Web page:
WASHINGTON (Reuters) — U.S. President Barack Obama said on Thursday a deal struck by euro zone leaders had calmed global markets and that it was now important that the countries follow through on implementation of the agreement.
In an opinion piece published by the Financial Times on its website, Obama also underlined the urgency with which he felt Europe must create a "credible firewall" to bring its debt crisis under control.
"The crisis in Europe must be resolved as quickly as possible. This week, our European allies made important progress on a strategy to restore confidence in European financial markets, laying a critical foundation on which to build," he said.
Washington fears the crisis could imperil the fragile U.S. recovery, and Obama has said that he hoped for concrete progress on tackling the common currency bloc's problems by the time G20 leaders meet in Cannes next week.
Financial markets rallied strongly in relief on Thursday after European leaders hammered out a deal to recapitalize their banks, boost the firepower of a euro zone rescue fund, and impose hefty losses on holders of Greek debt.
But analysts were quick to warn that the details of the rescue could still take weeks or even months to work out, and Obama underlined that the outcome mattered for everyone.
Earlier, during talks with Czech Prime Minister Petr Necas, Obama told reporters that how the euro zone debt crisis plays out will definitely have an impact on the U.S. economy.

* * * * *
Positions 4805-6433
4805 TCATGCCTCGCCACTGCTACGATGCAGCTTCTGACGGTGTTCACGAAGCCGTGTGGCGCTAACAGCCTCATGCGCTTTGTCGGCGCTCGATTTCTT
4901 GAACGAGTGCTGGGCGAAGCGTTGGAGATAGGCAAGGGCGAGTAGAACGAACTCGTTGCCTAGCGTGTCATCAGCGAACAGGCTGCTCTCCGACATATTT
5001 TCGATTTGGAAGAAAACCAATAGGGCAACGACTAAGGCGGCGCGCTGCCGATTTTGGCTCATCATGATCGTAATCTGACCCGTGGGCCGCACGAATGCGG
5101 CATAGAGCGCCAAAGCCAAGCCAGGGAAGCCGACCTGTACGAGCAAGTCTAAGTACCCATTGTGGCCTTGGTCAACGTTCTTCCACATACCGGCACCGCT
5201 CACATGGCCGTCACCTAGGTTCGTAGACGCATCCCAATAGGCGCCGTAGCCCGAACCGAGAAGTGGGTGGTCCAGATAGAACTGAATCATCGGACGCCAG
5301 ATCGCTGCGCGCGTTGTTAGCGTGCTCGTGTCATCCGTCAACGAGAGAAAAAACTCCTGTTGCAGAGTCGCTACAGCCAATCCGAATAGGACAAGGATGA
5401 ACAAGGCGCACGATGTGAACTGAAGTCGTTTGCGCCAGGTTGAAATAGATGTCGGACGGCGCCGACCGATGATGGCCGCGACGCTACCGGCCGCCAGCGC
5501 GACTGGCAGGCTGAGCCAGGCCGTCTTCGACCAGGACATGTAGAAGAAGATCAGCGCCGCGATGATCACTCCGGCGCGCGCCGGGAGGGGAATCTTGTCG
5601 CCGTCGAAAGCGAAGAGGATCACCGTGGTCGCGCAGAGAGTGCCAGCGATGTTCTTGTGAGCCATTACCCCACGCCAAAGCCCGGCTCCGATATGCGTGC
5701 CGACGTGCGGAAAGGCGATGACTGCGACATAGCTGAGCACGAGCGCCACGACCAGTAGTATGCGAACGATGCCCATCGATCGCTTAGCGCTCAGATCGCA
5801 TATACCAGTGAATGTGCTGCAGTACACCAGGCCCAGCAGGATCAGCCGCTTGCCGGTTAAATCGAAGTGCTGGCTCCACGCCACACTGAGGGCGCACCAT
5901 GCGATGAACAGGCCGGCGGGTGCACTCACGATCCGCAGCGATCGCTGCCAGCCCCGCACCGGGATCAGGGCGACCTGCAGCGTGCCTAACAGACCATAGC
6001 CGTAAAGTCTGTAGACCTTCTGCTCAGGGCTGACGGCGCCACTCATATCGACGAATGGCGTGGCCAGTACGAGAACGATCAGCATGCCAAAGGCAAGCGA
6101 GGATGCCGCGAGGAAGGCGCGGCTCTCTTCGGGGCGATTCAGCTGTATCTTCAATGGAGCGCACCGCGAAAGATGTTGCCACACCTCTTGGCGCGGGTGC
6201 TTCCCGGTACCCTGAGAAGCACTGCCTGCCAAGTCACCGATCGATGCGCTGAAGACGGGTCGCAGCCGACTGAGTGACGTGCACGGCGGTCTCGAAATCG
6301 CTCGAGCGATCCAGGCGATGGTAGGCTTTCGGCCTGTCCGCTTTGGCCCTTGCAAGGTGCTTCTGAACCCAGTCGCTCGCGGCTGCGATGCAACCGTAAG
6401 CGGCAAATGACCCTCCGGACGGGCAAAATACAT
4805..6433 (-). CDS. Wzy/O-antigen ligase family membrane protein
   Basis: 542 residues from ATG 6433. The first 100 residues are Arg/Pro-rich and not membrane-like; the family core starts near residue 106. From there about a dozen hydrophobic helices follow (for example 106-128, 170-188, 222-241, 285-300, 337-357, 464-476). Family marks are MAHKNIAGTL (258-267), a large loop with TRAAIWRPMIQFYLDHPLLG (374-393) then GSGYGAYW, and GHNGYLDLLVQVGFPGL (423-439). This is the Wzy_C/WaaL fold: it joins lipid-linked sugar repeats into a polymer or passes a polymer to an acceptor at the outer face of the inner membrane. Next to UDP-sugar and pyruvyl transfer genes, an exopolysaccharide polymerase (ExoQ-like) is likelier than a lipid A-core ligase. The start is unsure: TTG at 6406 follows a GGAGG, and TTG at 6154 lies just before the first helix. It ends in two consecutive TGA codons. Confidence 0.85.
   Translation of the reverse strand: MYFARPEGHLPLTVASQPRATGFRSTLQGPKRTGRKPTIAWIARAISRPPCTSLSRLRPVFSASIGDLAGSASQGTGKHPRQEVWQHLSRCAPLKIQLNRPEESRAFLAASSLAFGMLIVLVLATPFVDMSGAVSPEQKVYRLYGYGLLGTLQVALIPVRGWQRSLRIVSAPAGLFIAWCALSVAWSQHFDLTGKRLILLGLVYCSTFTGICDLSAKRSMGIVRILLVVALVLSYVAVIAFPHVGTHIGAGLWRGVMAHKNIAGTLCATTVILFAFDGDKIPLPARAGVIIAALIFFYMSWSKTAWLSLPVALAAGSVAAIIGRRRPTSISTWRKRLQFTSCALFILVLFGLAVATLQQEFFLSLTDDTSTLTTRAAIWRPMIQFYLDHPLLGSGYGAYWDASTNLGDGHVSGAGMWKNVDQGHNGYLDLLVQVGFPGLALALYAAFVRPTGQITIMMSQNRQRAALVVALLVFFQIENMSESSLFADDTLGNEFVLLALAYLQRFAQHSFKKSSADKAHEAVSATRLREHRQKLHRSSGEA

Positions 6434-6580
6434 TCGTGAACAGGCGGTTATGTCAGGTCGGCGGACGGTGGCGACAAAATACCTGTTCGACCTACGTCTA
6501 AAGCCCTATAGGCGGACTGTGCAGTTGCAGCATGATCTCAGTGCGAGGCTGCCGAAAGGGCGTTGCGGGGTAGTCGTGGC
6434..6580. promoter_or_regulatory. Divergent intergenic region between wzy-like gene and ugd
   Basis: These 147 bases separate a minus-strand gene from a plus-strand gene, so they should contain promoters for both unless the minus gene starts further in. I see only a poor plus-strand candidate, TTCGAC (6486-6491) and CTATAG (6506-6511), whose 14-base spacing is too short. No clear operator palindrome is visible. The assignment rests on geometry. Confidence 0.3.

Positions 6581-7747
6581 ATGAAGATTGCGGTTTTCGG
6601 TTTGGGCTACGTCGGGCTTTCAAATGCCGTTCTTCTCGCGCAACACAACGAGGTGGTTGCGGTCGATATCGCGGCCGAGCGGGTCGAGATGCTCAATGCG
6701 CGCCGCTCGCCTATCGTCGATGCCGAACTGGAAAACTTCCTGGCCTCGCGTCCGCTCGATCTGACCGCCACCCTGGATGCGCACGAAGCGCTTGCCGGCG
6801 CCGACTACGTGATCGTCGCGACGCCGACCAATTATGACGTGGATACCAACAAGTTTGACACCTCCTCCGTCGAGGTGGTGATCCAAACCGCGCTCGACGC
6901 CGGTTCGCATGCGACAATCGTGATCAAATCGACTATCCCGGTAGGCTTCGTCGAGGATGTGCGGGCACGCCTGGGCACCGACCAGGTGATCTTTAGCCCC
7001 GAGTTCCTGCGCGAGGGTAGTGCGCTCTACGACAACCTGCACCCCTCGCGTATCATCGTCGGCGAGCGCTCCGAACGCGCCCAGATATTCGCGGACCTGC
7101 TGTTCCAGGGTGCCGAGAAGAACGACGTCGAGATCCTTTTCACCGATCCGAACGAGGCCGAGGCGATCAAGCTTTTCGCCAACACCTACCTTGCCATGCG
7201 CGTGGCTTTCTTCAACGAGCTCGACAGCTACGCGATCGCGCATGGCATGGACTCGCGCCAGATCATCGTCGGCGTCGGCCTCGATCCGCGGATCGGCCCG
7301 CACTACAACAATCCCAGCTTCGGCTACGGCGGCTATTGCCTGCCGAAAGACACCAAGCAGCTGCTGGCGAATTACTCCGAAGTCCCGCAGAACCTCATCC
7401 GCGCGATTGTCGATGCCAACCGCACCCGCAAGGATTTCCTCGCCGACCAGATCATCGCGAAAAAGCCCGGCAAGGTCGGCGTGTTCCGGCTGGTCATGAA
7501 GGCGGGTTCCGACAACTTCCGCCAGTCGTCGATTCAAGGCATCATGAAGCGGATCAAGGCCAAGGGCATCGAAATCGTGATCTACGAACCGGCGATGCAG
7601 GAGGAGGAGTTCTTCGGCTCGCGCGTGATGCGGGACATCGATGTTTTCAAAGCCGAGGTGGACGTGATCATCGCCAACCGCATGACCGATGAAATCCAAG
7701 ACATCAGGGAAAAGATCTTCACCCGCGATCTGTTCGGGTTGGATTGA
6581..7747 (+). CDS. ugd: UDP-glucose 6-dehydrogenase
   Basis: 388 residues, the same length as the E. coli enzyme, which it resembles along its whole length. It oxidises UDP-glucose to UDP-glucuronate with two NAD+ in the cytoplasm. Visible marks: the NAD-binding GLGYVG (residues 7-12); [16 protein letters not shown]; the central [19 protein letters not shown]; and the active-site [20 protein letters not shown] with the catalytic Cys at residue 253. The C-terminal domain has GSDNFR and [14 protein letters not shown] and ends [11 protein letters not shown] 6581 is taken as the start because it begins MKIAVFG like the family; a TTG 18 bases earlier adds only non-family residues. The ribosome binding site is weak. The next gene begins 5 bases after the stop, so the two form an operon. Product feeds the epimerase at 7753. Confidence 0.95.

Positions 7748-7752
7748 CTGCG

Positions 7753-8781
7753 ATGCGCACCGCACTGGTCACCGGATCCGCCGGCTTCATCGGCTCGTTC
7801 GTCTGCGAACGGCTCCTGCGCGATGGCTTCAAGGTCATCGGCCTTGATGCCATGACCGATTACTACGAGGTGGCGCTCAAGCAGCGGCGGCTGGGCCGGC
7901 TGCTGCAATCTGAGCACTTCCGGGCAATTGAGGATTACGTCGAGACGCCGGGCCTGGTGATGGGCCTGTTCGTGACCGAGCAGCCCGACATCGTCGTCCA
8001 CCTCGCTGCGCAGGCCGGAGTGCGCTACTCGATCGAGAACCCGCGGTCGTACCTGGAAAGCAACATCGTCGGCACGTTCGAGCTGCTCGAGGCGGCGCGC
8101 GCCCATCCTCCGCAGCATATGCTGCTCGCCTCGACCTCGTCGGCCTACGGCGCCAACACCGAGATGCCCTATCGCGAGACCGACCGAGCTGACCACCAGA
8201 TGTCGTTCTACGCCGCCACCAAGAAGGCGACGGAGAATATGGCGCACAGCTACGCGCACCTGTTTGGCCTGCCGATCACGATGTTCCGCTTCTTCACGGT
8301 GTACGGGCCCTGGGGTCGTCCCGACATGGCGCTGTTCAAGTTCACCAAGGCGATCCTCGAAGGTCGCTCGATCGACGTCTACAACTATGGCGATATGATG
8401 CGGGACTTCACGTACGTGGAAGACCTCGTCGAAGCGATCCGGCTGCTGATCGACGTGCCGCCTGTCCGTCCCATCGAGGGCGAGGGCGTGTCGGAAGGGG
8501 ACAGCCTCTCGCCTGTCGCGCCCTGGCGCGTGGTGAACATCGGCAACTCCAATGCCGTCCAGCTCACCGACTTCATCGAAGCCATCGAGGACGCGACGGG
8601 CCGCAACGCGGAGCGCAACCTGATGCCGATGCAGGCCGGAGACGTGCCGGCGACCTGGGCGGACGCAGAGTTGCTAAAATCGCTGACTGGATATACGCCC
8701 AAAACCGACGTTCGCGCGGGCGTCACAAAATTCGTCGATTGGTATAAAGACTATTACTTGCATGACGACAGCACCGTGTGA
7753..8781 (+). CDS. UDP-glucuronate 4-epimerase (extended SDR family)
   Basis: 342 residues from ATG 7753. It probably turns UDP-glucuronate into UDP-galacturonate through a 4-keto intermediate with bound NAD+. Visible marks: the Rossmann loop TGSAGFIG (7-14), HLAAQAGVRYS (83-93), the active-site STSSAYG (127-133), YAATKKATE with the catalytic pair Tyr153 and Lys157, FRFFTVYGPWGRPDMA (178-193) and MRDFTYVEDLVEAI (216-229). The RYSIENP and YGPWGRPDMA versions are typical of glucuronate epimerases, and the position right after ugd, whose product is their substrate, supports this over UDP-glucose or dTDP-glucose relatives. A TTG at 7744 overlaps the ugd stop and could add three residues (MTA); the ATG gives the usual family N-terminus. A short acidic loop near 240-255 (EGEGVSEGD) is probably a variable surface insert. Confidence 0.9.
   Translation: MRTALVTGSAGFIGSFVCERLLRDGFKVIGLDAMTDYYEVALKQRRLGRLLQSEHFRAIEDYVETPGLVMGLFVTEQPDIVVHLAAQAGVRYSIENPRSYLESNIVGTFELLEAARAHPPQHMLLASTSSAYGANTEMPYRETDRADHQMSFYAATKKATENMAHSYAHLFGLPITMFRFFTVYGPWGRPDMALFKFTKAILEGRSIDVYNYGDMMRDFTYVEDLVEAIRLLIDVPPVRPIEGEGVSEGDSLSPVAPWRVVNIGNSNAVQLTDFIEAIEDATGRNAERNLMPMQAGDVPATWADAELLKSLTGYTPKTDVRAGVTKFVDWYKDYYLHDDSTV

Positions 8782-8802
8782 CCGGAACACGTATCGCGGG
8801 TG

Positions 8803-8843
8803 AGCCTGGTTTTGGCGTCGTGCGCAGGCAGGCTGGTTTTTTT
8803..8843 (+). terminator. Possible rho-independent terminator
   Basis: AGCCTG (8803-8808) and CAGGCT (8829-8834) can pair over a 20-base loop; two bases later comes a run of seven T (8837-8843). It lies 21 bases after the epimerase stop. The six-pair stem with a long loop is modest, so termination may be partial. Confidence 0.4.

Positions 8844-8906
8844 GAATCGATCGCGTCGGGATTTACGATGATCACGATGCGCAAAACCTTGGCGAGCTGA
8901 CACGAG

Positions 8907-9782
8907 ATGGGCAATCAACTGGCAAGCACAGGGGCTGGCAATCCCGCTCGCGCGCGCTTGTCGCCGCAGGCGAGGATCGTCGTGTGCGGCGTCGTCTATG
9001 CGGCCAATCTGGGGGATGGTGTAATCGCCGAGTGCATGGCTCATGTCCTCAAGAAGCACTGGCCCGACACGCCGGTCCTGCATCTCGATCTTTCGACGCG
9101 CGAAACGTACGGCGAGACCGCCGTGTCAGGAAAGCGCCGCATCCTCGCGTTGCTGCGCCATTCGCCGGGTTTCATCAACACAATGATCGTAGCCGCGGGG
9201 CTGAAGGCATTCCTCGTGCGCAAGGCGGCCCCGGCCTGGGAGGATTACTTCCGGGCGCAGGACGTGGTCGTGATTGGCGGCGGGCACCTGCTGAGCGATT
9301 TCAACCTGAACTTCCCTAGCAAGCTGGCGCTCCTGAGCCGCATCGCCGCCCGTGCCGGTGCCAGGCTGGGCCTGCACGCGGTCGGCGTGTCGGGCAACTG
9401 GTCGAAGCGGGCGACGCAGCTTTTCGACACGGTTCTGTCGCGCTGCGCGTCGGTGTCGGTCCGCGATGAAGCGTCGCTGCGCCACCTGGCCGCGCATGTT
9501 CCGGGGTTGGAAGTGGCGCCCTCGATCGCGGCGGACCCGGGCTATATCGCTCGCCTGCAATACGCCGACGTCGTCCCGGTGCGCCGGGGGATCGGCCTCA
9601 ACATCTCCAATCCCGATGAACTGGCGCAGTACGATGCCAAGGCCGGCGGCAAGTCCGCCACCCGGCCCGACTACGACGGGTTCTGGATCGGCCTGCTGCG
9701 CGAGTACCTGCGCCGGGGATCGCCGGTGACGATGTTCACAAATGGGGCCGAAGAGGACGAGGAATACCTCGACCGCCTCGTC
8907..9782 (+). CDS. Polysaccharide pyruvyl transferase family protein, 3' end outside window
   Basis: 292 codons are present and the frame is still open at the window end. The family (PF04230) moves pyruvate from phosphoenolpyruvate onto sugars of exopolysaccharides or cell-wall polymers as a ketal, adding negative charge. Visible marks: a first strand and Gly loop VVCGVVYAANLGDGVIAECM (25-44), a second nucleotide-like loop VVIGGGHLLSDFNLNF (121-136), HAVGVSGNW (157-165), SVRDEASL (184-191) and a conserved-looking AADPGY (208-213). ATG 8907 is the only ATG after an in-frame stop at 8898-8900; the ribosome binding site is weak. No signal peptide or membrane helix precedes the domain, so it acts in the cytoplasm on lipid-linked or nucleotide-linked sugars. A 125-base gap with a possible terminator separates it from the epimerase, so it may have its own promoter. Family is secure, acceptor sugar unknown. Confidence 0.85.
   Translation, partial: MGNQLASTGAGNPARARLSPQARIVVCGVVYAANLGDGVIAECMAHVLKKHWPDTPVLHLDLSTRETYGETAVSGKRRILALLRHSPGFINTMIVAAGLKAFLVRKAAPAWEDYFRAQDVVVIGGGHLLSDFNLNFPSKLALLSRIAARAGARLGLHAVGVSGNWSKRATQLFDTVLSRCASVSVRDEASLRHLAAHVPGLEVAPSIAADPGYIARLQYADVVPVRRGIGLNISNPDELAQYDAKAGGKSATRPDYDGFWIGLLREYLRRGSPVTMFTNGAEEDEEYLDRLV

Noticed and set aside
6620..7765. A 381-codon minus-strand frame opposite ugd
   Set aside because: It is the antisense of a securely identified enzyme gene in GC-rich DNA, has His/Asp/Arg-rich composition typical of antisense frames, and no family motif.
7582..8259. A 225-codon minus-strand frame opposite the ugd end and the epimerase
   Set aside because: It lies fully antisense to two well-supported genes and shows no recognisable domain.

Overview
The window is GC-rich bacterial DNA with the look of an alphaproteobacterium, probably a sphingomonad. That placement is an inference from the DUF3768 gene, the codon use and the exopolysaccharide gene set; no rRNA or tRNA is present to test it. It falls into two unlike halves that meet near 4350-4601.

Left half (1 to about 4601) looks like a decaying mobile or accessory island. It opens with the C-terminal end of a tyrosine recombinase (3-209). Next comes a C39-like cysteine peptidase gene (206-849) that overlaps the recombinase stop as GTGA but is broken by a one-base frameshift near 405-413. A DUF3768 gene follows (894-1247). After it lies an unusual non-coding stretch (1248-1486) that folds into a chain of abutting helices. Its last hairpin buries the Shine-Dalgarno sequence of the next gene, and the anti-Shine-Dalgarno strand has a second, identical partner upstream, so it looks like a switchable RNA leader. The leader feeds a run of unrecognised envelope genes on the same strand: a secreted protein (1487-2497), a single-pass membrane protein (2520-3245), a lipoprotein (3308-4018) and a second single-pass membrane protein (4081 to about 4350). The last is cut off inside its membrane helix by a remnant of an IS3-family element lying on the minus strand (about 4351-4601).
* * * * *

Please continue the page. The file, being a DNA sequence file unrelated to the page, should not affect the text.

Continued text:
"If Europe is weak, if Europe is not growing, as our largest trading partner, that's going to have an impact on our businesses and our ability to create jobs here in the United States," Obama said in the Oval Office.
He said the deal was "an important first step" and countries seemed intent on making progress.
"We've seen the message that they are going to deal with this in a serious way has calmed markets all around the world," Obama said. "The key now is to make sure it is implemented fully and decisively and I have great confidence in the European leadership to make that happen."
Obama reinforced that message in his opinion piece, noting that it was "important for all of us" that the Europeans solve their problems, "including building a credible firewall that prevents the crisis from spreading, strengthening European banks, charting a sustainable path for Greece and tackling the structural issues at the heart of the current crisis."
Washington has spoken out for weeks on the need for decisive action by the Europeans to finally get ahead of a crisis that has defied previous less forceful measures to bring it to heel.